Genre: Fiction
Publication Date: 2008
Pages: 324
Challenges:
A-Z Reading #28 (J Author)

Wow! This was a wonderful book. I had high hopes going in because two people whose recommendations on Southern reading I trust had both recommended this one highly. Both my Surly friend and Maggie gave it high praise and I must say that praise was well deserved.

Laura McAllan never expected to find herself living in a ramshackle house on a farm in the Mississippi Delta that has no indoor plumbing or electricity. Whenever it rains, the farm is cut off from town because the bridge becomes impassable. This book is told in alternating chapters by several of the main characters. The relationships that exist between Henry and Laura McAllan and their closest neighbors, Hap and Florence Jackson are complex. The two families are in a sharecropping situation and rely on each other as much as they remain separated by race, custom, and societal expectations. When Laura McAllan’s brother-in-law, Jamie and the Jackson’s oldest son, Ronsel return from World War II, things become even more complex.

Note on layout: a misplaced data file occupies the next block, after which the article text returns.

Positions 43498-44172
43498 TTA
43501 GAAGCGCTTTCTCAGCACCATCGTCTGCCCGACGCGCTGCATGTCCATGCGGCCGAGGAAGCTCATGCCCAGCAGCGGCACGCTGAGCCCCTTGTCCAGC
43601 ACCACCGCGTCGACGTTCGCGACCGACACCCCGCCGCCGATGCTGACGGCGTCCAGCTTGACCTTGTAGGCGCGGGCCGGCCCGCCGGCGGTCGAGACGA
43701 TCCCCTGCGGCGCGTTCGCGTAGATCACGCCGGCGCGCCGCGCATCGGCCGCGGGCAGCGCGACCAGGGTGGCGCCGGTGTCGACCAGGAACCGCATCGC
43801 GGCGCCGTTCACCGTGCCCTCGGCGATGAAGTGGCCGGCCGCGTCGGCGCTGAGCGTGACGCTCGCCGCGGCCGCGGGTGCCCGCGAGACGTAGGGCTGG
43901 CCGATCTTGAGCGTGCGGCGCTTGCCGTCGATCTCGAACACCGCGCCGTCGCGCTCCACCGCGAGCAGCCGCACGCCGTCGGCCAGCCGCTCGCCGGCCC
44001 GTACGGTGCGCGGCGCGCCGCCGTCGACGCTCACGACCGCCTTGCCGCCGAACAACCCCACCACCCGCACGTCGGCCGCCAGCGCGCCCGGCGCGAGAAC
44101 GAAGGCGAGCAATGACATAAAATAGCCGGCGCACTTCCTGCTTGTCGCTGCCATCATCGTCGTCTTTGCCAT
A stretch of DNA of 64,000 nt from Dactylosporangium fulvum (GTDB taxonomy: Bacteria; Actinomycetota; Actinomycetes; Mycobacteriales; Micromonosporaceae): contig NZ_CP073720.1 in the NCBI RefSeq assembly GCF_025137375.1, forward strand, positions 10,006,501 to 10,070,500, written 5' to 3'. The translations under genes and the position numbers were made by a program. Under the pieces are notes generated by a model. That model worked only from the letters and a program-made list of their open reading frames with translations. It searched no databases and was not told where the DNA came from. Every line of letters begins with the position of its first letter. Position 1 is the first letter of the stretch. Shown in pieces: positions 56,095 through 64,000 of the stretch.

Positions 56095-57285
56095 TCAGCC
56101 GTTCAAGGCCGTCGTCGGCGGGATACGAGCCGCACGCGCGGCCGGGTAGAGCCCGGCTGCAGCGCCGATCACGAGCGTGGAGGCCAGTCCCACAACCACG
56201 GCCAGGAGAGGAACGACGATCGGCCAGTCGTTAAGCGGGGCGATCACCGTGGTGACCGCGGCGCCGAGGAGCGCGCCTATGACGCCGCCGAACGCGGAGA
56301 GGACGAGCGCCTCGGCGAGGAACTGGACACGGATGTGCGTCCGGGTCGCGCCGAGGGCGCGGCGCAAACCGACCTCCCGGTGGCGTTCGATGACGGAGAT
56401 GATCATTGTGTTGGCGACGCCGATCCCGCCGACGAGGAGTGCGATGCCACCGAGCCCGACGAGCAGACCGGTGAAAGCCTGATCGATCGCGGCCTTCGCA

The writing is exquisite. This is just one of the many memorable passages (these are Florence Jackson’s words):

Soft citybred women like Laura McAllen weren’t meant for living in the Delta. Delta’ll take a woman like that and suck all the sap out of her till there ain’t nothing left but bone and grudge, against him that brung her here and the land that holds him and her with him. Henry McAllen was as landsick as any man I ever seen and I seen plenty of em, white and colored both. It’s in their eyes, the way they look at the land like a woman they’s itching for. White men already got her, they thinking, You mine now, just you wait and see what I’m gone do to you. Colored men ain’t got her and ain’t never gone get her but they dreaming bout her just the same, with every push of that plow and every chop of that hoe. White or colored, none of em got sense enough to see that she the one owns them. She takes their sweat and blood and the sweat and blood of all their women and children and when she done took it all she takes their bodies too, churning and churning em up they they one and the same, them and her.

The best book I’ve read this year – don’t miss it.